Now eight of his seniors at Inglewood have committed to play at Division I colleges after securing scholarship offers, and three of those players are headed for UCLA.

Inglewood's weight room is substandard. The practice field at times is overrun with uncut grass and pockmarked with holes. Otherwise, there are no vestiges of the program that failed to post a winning record for six straight seasons before James arrived.

“I don’t know what they’re doing or how they’re doing it," said Gary Bass, head coach at Inglewood in 2017, when the team went 4-5. “I definitely root for them. I definitely want to see them do good. But I want to see it done the right way."

The week after Inglewood’s blowout victory over Morningside, the Inglewood Unified School District (IUSD) announced it would conduct an investigation and “take whatever steps are necessary to ensure that similar outcome never happens again under an IUSD athletic program."

Erika Torres, the county administrator for the school district, did not respond to requests for an update on the investigation. But public scrutiny has put Inglewood's surging program in the spotlight.

James, who built a football juggernaut at Augustus Hawkins High School in Los Angeles between 2013 to 2016, was fired after an investigation uncovered the use of multiple ineligible players. The team was placed on probation for two years.

Since James was hired as Inglewood’s coach before the 2019 season, the football program has attracted more than two dozen transfer students, according to information USA TODAY Sports gathered from high school coaches, published news reports and Hudl, a service that produces video highlights of athletes, including high school football players.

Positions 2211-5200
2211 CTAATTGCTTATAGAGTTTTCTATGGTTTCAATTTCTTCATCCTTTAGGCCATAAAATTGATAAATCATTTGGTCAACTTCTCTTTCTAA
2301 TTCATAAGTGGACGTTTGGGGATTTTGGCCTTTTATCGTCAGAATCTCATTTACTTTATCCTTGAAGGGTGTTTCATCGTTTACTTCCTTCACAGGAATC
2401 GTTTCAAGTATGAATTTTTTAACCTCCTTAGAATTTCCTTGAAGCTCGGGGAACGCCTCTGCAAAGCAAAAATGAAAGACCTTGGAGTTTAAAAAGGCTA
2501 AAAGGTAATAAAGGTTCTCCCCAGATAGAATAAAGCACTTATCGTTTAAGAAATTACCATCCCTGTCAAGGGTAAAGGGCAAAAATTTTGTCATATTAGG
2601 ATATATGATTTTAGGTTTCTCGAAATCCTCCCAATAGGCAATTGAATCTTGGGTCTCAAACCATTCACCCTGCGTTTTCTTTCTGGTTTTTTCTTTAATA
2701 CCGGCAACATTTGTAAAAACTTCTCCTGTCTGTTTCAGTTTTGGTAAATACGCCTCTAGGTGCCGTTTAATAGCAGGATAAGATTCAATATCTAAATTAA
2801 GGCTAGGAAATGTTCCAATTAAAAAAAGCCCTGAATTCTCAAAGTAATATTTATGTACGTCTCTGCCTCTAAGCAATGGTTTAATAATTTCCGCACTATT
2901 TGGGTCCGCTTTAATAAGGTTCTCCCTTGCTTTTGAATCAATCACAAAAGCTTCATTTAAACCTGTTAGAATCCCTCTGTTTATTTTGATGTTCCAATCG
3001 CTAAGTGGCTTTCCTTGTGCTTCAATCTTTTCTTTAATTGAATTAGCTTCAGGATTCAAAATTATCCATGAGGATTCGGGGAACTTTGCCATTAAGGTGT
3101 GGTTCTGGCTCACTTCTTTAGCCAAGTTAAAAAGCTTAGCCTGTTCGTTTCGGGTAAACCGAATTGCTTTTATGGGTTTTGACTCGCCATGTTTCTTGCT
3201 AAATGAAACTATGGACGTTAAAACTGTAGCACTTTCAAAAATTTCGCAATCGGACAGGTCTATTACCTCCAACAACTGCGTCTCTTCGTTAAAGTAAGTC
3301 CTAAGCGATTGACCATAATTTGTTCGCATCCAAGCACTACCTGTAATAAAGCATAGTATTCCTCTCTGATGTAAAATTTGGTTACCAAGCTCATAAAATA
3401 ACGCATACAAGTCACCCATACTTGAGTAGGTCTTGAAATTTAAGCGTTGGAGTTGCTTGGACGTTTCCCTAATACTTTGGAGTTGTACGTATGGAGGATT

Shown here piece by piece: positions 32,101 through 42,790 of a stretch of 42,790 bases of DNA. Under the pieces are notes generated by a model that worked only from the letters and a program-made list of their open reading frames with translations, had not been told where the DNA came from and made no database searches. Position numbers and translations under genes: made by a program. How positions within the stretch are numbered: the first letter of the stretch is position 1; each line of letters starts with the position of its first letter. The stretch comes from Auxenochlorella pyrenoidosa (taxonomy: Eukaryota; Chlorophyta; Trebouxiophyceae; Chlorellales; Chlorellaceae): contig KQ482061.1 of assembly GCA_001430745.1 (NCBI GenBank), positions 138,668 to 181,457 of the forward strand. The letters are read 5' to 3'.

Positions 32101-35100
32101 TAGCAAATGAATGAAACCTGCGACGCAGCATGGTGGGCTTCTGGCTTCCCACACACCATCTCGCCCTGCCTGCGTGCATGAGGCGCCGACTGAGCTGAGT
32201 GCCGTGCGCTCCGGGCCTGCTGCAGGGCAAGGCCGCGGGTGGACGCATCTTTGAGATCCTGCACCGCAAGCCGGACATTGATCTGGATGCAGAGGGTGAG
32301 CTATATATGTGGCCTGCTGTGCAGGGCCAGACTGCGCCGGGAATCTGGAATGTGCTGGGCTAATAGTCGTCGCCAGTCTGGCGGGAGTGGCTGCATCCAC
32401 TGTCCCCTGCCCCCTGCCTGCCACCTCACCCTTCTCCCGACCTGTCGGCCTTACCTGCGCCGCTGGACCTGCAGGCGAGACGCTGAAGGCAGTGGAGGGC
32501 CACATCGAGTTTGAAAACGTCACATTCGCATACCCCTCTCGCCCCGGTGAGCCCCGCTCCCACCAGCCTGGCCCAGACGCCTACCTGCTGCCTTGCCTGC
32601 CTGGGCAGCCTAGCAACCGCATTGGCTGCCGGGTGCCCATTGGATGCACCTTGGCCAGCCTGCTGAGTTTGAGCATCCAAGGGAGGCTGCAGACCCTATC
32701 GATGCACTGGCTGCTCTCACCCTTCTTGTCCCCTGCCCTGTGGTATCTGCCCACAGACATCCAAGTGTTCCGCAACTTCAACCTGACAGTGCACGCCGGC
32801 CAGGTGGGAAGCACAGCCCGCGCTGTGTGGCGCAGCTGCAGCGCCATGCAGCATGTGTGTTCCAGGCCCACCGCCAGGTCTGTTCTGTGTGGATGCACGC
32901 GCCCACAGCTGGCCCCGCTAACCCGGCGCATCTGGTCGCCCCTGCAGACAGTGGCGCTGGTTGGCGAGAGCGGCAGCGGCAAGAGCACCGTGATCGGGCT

But enrollment has steadily declined at the school, which now serves an estimated 830 students, about two-thirds of whom are Hispanic and one-third who are Black.

Inglewood High is No. 1,206 among the 1,675 public high schools in California that made the academic rankings published by U.S. News & World Report. The graduation rate is 92% but the reading proficiency is 29% and mathematics proficiency is 5%, according to U.S. News & World Report.

Fletcher Ramsey, a former assistant football coach at Inglewood, said a "high percentage" of the transfers attend City Honors, a charter high school in Inglewood that is affiliated with Inglewood High.

City Honors is No. 517 among the California public schools ranked by U.S. News & World Report, and its reading proficiency is 40% higher and its mathematics proficiency three times higher than Inglewood's scores, according to U.S. News & World Report.

James Sims, who served as head football coach at Inglewood in 2015 and 2016 during which the team went 6-14, said Inglewood is now an attractive destination for kids wanting to play football.

He noted that when he took over the Inglewood program, two players from the school district attended Mater Dei and two players attended St. John Bosco – private schools in Southern California with football powerhouses.

“How in the world do poor kids in Inglewood all of the sudden come up with the finances to go Mater Dei or St. John Bosco or for the transportation to get back and forth every day?’’ Sims said. “People don’t talk about that because those programs have been doing it for years and it’s accepted. And now here comes Inglewood doing some of the same stuff and it’s going to be broadcast because Inglewood’s not allowed to do that."

Coaches behind the success

Michael Grimble, the athletic director at Inglewood High, has had a unique perspective of the football program’s turnaround. He was coach of the 0-10 team in 2018.

“The program needed new energy,’’ he said. That happened with the arrival of James and his staff of more than six assistants, according to Grimble, who said he was not involved in the hiring of James.